Ask any skater what they love about skating and they won't give you a skill. Nobody skates because they like brackets, or axels, or spirals.
Skaters like speed.
They like the wind in their hair.
They best thing a coach can do for beginning skaters isn't teaching them how to swizzle or balance. It's just letting them skate.
I sometimes tell beginners' parents to skip the first year of lessons. Just buy your child pair of skates and bring them to public once a week for a year. It will cost about the same. If you really don't feel like they'll do anything without instruction, then hire one of the rink rats to babysit on the ice every Sunday afternoon. Just let the kid have fun.
But you can have lots of fun in class too, as long as your coach isn't asleep at the switch, or consider themselves too good for Pre Alpha (and therefore checked out of being an engaging coach).
Back and forth
The worst thing you can see in a beginning skating class is the kids just skating back and forth and back and forth and back and forth doing the same thing over and over. Especially in a class with really slow or really fast kids, just putting the kids on a circle instantly makes it easier to manage and more interesting. Or just switch it up-- sometimes back and forth, sometimes circles.
I'm not saying the kids don't need to drill. They really do. But drills don't need to be boring. Have them count how long they glide on one foot, and let them count super fast. Make them start their one foot glide as a specific marker (this is very challenging for beginners and requires a lot of concentration, which also keeps the boredom at bay). Offer a challenge: have them see how many of a given skill they can do--how many dips, how many swizzles in a row, how many 5-second glides, or anything else you can think of.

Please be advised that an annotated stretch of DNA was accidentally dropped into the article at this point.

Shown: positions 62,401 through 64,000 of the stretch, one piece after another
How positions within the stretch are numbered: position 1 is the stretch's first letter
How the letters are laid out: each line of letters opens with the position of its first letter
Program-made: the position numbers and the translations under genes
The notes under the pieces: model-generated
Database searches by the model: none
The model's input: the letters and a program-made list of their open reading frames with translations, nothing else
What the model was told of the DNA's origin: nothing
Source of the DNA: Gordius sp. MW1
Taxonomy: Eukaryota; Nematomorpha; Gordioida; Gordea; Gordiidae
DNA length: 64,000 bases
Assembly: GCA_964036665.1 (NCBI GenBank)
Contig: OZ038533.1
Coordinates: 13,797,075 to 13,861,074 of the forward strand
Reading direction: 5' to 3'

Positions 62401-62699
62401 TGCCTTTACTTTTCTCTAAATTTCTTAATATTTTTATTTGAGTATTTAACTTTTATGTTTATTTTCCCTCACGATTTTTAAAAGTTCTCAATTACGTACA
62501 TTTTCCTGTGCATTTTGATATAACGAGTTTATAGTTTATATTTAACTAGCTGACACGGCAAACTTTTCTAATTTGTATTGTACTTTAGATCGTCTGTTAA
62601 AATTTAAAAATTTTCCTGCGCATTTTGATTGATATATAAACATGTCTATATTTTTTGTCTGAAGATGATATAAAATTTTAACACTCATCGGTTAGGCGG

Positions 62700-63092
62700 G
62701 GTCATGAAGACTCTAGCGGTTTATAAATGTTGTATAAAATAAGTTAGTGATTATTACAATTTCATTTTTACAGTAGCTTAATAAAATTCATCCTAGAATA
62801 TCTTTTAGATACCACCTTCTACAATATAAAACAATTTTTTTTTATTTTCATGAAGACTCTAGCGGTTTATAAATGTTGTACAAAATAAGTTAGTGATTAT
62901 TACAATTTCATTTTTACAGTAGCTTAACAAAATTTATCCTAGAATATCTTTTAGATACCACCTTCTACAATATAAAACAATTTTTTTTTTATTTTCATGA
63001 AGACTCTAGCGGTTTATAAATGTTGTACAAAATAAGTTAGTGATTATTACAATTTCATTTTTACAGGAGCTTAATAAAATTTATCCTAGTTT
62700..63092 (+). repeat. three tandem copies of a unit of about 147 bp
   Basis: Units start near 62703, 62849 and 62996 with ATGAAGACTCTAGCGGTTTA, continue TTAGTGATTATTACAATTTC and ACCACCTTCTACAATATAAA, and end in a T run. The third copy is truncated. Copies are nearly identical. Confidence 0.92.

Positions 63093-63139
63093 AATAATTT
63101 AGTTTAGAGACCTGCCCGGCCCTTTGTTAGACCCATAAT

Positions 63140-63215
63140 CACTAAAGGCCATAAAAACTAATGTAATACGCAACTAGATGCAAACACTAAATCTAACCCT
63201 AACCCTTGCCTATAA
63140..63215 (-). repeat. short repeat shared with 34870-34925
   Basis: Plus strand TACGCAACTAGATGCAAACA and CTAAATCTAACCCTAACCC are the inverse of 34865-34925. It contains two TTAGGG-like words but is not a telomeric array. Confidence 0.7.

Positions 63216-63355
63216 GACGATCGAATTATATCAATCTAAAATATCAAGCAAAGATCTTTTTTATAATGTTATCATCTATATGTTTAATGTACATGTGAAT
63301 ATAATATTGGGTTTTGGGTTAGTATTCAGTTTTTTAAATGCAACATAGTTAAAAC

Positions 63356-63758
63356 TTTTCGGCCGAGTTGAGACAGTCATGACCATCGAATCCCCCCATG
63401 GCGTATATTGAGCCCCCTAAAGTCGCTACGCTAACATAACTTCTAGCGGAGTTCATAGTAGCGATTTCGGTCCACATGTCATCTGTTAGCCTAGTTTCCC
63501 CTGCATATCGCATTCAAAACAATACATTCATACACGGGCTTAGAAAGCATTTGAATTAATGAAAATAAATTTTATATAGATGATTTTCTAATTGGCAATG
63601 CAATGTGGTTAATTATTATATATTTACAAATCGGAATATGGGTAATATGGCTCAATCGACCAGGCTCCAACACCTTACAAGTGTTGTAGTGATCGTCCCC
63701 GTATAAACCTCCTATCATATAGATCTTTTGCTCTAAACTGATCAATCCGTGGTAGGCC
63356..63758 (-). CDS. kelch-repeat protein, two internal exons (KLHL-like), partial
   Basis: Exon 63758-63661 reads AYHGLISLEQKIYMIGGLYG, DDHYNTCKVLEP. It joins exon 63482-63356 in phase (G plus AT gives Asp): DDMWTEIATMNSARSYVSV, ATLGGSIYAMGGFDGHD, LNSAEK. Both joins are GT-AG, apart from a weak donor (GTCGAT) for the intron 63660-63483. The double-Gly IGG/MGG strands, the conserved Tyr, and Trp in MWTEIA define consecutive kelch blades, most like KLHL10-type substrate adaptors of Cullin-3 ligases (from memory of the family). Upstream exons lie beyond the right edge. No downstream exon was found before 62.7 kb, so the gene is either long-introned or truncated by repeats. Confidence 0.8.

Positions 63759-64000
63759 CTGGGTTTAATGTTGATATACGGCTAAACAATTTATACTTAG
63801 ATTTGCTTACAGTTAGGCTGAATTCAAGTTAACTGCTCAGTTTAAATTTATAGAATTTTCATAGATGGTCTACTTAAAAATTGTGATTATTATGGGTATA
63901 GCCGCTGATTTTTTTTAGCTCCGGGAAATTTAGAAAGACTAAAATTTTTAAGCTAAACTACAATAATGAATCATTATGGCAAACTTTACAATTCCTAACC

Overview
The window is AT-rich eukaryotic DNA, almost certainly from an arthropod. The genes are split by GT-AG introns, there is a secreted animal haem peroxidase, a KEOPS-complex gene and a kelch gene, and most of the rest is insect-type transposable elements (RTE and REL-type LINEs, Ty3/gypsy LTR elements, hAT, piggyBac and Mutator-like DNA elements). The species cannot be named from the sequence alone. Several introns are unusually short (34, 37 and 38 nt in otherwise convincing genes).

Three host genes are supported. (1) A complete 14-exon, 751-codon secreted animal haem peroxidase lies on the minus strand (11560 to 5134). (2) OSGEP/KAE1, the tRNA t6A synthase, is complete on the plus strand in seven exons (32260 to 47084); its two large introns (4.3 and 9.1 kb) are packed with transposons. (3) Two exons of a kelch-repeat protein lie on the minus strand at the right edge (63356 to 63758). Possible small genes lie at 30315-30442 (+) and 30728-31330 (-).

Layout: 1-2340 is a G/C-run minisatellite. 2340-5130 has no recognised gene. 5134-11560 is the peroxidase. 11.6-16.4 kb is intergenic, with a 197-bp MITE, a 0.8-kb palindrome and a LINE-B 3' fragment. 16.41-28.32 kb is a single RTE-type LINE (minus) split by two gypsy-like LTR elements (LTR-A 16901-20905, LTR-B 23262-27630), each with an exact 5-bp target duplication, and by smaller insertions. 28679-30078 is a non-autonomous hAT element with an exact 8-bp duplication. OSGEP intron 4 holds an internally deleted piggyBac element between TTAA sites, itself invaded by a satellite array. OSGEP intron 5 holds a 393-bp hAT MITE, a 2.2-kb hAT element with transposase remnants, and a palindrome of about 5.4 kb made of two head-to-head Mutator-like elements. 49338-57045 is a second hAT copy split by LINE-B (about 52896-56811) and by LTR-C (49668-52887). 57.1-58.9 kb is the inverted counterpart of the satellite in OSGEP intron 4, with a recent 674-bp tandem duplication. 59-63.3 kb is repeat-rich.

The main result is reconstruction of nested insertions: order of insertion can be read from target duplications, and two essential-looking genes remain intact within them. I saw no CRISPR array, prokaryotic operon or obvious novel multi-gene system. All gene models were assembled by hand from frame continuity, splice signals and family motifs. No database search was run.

Even the beginningest beginner knows more than one skill. So make up a pattern that combines several skills. And if you only have three skills, or the skater moves so slowly that the pattern only takes them a couple of feet, add a clap, or a stomp, or jazz hands.
There are all sorts of higher level skills that lower level skaters can learn. Pre Alpha/Basic 1-3 skaters can do pivots and spins and two-foot turns. Alphas/Basic 4 can do lunges and backward dips; betas/Basic 5 can do bunny hops, gammas/Basic 6 can do shoot-the-duck and backwards two foot turns. The coach needs to know the critical element that makes a skill possible. If you can do a one-foot glide, you can do a modified lunge. If you can swizzle, you can pivot. If you can march, you can spin. (This is one area where Basic Skills gets it right-- it puts choreographic skills in the curriculum, instead of relying on the coach to not be boring, for instance, one-foot spins in Basic 5.)
So here's the coach's oath: First, do not bore. (yourself, or anybody else)